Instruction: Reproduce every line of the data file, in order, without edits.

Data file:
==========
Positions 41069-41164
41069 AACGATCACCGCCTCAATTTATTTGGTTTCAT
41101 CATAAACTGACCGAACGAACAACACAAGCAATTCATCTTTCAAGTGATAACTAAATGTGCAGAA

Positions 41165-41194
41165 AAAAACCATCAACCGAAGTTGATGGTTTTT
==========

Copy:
Positions 41069-41164
41069 AACGATCACCGCCTCAATTTATTTGGTTTCAT
41101 CATAAACTGACCGAACGAACAACACAAGCAATTCATCTTTCAAGTGATAACTAAATGTGCAGAA

Positions 41165-41194
41165 AAAAACCATCAACCGAAGTTGATGGTTTTT